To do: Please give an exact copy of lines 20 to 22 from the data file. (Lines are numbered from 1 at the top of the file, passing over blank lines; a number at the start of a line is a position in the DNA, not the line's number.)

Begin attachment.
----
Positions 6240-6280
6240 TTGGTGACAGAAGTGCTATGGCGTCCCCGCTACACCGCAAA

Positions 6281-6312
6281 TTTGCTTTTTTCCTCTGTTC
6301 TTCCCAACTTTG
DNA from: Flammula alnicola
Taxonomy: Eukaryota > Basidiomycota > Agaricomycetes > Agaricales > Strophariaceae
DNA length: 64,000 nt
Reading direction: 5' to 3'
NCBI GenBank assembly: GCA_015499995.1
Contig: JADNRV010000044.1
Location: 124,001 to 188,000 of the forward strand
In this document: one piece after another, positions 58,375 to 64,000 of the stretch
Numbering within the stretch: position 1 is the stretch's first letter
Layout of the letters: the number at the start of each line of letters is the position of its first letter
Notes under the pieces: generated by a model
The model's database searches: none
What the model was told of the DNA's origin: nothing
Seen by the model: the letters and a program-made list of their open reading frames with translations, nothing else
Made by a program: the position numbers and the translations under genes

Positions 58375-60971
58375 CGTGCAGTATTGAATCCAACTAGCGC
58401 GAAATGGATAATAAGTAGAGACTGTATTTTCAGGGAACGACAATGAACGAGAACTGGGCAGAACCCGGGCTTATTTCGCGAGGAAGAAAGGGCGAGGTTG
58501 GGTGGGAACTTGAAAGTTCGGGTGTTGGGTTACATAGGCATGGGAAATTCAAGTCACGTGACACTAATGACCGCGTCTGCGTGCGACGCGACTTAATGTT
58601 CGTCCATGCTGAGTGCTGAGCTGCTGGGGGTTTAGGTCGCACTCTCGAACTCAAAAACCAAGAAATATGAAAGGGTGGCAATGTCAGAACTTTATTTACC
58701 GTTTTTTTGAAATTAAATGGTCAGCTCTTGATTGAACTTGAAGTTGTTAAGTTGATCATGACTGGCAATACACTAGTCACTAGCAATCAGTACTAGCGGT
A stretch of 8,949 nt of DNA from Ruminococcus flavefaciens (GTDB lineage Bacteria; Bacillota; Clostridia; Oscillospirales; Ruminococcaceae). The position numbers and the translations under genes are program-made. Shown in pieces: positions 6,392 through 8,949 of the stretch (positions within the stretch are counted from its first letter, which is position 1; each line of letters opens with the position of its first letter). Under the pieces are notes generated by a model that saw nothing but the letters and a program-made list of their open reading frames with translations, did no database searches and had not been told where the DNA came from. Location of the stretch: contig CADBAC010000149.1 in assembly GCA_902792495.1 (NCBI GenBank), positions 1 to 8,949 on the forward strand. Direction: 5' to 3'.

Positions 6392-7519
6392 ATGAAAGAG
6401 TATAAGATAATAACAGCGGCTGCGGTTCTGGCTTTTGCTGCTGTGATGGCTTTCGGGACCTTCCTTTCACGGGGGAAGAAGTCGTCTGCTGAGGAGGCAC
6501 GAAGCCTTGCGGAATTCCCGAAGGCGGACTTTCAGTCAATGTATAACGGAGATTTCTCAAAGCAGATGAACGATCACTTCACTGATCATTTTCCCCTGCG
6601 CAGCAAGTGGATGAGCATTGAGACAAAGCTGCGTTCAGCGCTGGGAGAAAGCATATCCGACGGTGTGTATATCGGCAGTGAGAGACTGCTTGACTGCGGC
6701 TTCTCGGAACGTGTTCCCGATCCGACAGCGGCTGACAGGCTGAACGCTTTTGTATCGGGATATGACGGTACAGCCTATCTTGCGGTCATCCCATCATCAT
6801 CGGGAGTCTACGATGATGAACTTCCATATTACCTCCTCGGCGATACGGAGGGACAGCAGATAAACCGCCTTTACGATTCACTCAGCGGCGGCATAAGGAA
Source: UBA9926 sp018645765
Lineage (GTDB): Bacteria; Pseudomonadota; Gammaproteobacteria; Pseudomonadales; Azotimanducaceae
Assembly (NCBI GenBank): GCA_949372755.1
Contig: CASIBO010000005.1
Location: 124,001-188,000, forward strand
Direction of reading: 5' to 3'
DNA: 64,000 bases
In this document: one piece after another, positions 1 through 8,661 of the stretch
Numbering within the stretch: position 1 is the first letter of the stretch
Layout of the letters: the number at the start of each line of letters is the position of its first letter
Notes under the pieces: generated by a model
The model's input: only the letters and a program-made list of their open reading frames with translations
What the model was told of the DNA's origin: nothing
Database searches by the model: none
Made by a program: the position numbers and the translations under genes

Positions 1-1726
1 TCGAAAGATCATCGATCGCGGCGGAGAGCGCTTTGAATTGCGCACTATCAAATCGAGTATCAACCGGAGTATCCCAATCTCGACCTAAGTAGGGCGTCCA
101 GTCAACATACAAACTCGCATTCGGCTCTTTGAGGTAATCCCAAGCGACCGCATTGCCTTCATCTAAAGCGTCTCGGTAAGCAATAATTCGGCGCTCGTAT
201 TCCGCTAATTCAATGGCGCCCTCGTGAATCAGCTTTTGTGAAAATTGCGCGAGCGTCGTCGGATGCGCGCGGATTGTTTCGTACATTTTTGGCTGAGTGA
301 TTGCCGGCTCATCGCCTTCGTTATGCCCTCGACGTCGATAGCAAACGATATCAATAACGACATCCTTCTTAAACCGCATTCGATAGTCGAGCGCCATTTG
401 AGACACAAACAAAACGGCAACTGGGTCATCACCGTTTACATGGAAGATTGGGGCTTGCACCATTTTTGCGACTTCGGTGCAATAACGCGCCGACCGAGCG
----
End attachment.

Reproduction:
Made by a program: the position numbers and the translations under genes

Positions 58375-60971
58375 CGTGCAGTATTGAATCCAACTAGCGC